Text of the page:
Austin Energy customers can expect to see their power bills increase slightly beginning in October, a change utility officials attributed to "extraordinarily high" electricity costs spurred by this summer's record heat. This is ahead of a separate billing change coming in November.

What's happening

AE's utility bills include several components, some of which are based on customers' monthly power usage and some of which are standardized across all bills.

For example, AE's "customer charge" is a flat $13 per month for residents regardless of how much power is used. However, base energy charges have rates on a tiered scale that increase with power usage.

On Oct. 1, one charge on customers' bills tied to power usage—the Power Supply Adjustment, or PSA, charge—will increase 5%.

Today, residential customers inside city limits are billed $0.04371 per kilowatt-hour for the PSA; that will jump to $0.0459 per kWh next month.
The Power Supply Adjustment charge is one of several components to Austin Energy billing. (Ben Thompson/Community Impact)
Austin Energy's Power Supply Adjustment charge, shown here on an example bill with 837 kWh monthly usage, will be increasing by 5% in October.
For the typical AE residential customer using 860 kWh per month, the PSA increase means a $1.88 monthly billing increase, or about $22.60 per year.

The context

Last year, AE moved ahead with two separate rate increases that added hundreds of dollars to the average residential customer's annual electric bill.

In response to criticisms about those hikes and the potential "rate shock" experienced by AE customers, City Council adopted a schedule for some of the billing effects to gradually roll out over multiple years.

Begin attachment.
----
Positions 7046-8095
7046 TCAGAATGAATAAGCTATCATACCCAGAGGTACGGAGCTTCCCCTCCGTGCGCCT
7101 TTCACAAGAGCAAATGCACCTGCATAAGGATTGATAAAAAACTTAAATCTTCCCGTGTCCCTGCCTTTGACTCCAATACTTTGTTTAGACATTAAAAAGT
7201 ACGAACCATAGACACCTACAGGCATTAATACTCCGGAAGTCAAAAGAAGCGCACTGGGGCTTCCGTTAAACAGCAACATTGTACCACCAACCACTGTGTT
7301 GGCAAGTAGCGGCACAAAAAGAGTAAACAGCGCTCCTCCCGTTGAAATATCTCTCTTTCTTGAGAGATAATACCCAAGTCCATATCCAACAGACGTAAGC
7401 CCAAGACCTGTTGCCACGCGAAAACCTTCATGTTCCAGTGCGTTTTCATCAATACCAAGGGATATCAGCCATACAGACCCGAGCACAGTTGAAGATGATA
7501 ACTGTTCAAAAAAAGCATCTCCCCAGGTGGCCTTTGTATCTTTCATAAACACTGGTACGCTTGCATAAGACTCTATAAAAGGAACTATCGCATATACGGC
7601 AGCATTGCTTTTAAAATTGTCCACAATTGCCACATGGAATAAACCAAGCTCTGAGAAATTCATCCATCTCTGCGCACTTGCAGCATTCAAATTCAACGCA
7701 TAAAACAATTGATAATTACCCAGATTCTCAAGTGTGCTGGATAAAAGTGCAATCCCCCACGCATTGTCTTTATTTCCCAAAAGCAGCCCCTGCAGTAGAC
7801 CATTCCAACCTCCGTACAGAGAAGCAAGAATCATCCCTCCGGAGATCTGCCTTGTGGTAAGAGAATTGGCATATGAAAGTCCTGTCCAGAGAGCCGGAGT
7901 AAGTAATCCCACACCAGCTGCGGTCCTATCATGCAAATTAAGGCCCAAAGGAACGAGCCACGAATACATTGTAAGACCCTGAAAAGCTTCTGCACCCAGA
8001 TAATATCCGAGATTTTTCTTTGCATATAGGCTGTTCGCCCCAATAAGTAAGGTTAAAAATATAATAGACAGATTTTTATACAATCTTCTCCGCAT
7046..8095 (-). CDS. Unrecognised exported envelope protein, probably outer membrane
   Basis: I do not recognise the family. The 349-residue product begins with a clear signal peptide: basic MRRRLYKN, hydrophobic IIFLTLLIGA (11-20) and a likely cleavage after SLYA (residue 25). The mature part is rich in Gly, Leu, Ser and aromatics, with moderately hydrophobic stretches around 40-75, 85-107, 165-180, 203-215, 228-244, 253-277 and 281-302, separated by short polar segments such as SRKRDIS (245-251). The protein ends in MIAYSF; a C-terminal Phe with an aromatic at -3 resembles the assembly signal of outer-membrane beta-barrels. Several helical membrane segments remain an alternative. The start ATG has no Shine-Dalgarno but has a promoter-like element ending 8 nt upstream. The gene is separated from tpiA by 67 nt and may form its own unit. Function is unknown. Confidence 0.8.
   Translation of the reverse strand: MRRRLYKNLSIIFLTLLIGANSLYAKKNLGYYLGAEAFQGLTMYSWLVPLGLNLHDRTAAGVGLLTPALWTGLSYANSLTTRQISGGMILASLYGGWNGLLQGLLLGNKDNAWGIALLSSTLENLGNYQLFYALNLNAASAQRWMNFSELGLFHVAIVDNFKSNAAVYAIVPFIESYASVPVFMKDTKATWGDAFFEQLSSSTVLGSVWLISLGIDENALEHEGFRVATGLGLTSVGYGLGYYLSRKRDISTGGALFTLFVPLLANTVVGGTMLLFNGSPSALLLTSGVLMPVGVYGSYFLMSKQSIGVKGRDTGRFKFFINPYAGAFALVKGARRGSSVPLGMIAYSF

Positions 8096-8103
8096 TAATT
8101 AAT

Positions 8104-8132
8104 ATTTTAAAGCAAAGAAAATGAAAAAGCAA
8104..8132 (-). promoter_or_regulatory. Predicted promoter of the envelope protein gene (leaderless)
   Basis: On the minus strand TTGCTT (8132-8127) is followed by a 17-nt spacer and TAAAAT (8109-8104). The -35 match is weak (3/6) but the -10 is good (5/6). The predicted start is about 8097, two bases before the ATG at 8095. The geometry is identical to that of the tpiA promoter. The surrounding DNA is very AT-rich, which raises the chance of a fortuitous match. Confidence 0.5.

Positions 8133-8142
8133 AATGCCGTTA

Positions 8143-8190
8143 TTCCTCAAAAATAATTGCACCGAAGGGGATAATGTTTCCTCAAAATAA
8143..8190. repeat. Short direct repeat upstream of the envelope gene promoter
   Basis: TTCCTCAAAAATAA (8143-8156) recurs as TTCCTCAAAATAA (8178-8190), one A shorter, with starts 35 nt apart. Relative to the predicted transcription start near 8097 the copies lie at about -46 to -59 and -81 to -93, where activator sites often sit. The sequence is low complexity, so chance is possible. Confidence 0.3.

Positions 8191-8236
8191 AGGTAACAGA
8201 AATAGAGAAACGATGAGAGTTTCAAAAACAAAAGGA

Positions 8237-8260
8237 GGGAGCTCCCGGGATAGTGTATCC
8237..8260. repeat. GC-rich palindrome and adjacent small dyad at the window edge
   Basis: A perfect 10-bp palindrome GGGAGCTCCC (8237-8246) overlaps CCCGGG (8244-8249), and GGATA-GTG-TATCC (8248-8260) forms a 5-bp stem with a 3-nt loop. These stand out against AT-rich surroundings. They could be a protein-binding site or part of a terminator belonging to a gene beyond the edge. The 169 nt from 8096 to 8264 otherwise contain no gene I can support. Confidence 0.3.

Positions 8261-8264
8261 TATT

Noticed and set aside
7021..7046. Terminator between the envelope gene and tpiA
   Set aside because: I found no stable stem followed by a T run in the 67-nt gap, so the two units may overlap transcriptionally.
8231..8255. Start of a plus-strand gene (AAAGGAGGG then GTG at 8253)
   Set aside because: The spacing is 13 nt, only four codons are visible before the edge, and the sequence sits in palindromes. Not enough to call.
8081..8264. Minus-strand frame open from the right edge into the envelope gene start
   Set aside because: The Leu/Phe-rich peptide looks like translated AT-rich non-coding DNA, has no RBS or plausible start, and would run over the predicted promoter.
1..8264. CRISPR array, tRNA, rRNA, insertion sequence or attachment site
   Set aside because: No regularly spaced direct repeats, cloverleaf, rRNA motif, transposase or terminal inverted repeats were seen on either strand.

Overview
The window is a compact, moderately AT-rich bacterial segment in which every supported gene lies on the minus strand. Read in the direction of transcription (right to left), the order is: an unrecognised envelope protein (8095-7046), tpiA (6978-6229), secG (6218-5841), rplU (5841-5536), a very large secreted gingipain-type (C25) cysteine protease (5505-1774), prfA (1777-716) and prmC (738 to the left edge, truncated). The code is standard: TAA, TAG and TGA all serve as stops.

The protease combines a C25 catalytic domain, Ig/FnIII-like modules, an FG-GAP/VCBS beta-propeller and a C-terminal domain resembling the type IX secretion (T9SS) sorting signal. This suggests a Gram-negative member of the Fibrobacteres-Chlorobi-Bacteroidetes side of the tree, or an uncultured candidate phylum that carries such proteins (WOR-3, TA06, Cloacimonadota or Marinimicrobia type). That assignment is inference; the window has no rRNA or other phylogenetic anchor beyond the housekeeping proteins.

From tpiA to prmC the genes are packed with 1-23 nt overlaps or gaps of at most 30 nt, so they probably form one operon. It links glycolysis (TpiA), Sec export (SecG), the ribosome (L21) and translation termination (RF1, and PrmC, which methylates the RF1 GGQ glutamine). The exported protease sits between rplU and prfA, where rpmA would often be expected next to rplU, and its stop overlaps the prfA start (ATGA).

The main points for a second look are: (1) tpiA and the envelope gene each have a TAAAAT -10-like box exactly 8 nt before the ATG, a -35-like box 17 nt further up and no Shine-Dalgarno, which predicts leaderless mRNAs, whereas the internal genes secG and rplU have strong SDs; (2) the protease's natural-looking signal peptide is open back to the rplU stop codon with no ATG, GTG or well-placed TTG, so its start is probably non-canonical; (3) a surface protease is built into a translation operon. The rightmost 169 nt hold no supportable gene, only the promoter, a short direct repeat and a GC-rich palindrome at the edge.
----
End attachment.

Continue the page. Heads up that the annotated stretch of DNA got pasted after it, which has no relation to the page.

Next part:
The first increase was related only to the PSA and went into effect in late 2022. The initial increase to AE's overall base rates was effective as of this March.

The specifics

The PSA is a pass-through charge related to the statewide power grid manager, the Electric Reliability Council of Texas. PSA charges are billed to Texans to recover costs for ERCOT, including power purchasing and legal settlements.

AE moved to adjust Austinites' PSA last year due to the utility's significant under-recovery of costs—an estimated $102 million at the time of last November's rate change—related to the 2021 winter storm, the rise in global energy costs and changes at ERCOT.

Along with that increase, AE was also granted the ability to tweak the PSA each month depending on how cost recovery was going. The upcoming increase in October will be the first time the utility has made such an adjustment since last year.

According to AE General Manager Bob Kahn, the anticipated PSA recovery was going relatively well until this summer. Under the new billing structure, AE's under-recovered balance dropped by about 46% since November to $55 million as of July 31.

However, Kahn said "extraordinarily high" pricing in the power market caused AE's under-recovered balance to jump all the way back to $102 million in one month.

"For the month of August 2023, Austin Energy expects an under-recovery of an additional $47 million due to continued extreme heat resulting in upward pressure on market power costs as well as continued transmission congestion related to import limitations, renewable generation curtailments and a lack of sufficient power generation capacity within the Austin Energy load zone," Kahn wrote in a Sept. 7 memo.

Despite last fall's rate hike, Kahn said the summer swing effectively means AE has now "made no progress" on cost recovery, leading to the decision to once again increase the PSA.

What's next

One month after the PSA change goes into effect, AE will begin billing customers under a new schedule of charges stemming from the 2022 base rate update process. Some new charges will be finalized by council in early October.

The next round of changes will be effective for one year beginning Nov. 1. An additional base rate adjustment will go into effect starting Nov. 1, 2024.

Council's AE oversight committee is next scheduled to convene on Sept. 19, its first regular meeting since May.